Crossing over: a reflection

Mark-5-two-miraclesPerkins [590-91], as usual, offers a very interesting reflection on the passage.

The story of a nameless woman who has exhausted her resources seeking medical treatment for a chronic condition strikes a responsive chord with many older adults today. When they were younger, doctors seemed able to provide cures. Now these persons seem to have an ever-expanding list of medical complaints. As one man in his seventies put it, “After a certain age, you are never really well. Just less sick.” The financial drain and emotional difficulty of dealing with the bureaucratic, impersonal, and compartmentalized medical establishment compound the difficulty. Continue reading

Change – can do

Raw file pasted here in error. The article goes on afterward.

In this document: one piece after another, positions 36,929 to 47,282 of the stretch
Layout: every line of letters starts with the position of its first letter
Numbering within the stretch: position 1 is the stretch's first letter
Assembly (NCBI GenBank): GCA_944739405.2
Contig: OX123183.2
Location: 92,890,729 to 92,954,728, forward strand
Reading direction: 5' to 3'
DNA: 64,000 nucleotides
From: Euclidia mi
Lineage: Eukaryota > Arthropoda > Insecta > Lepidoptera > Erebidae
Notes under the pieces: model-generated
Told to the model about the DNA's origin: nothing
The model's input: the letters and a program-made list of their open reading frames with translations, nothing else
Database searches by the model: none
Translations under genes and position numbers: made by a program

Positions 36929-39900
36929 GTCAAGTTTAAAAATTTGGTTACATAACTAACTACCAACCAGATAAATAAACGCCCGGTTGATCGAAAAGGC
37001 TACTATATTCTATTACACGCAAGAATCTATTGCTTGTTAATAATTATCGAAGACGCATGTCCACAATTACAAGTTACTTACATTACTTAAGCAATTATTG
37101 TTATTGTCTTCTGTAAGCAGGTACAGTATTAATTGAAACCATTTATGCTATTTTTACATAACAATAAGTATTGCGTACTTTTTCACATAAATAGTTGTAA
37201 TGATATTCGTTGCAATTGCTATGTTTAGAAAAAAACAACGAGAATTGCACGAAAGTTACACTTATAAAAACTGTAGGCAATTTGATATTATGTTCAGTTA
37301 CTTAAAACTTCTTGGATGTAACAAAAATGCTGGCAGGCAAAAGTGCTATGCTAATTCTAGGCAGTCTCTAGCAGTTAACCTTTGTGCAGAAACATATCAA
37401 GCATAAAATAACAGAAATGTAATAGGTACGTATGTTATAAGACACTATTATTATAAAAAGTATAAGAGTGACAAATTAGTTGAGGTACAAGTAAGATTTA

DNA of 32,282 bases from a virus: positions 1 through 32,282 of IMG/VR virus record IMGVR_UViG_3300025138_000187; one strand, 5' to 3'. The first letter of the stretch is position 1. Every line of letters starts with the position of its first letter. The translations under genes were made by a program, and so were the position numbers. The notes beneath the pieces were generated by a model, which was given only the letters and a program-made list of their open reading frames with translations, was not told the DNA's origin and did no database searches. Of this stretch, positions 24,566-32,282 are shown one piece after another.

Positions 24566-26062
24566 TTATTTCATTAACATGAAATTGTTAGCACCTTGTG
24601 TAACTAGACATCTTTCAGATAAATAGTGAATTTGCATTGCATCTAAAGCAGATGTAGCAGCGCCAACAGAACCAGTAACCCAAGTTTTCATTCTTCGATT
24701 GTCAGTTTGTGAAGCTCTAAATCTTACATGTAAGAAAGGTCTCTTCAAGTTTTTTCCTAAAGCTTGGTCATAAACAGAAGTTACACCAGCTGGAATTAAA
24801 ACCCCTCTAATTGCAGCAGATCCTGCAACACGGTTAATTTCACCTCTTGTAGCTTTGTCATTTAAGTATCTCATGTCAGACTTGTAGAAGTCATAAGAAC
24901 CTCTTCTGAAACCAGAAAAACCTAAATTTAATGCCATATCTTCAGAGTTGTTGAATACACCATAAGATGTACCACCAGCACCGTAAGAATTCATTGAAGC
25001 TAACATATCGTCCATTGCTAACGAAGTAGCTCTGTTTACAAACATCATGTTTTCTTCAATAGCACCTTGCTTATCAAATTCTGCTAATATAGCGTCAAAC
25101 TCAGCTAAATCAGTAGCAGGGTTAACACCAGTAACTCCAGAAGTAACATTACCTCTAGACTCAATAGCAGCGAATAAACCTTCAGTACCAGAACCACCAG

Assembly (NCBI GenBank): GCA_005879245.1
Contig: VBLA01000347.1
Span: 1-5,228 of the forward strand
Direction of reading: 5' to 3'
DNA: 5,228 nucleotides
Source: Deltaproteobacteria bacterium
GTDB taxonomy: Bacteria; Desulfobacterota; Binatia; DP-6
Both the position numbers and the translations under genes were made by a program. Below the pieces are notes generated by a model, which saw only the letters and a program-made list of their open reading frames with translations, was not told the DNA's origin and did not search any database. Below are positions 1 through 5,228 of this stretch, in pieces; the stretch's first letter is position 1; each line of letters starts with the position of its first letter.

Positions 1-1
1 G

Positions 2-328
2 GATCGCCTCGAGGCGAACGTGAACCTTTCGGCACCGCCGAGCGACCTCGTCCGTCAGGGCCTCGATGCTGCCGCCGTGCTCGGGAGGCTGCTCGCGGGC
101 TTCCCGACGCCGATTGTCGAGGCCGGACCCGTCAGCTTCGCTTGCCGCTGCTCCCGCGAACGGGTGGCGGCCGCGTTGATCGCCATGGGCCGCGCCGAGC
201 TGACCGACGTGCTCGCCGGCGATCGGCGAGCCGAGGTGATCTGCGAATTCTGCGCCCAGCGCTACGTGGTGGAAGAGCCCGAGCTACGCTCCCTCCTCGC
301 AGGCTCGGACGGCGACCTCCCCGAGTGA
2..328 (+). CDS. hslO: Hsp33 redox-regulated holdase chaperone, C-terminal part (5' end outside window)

Rosie-the-RiveterI suspect our attitude towards change is like our attitude towards death and taxes — it should be postponed as long as possible. But change is inevitable, natural, and part of the fabric of our lives, our families, and our parish community. Change can be exciting, thrilling, sad, and more – all at the same time. Sometimes change brings about the experience of an appreciation of what was, once the change has occurred. That too is probably inevitable, but, it seems to me, even more sad. Hopefully we are mindful and appreciative of what is “now,” and the good that lies ahead. Continue reading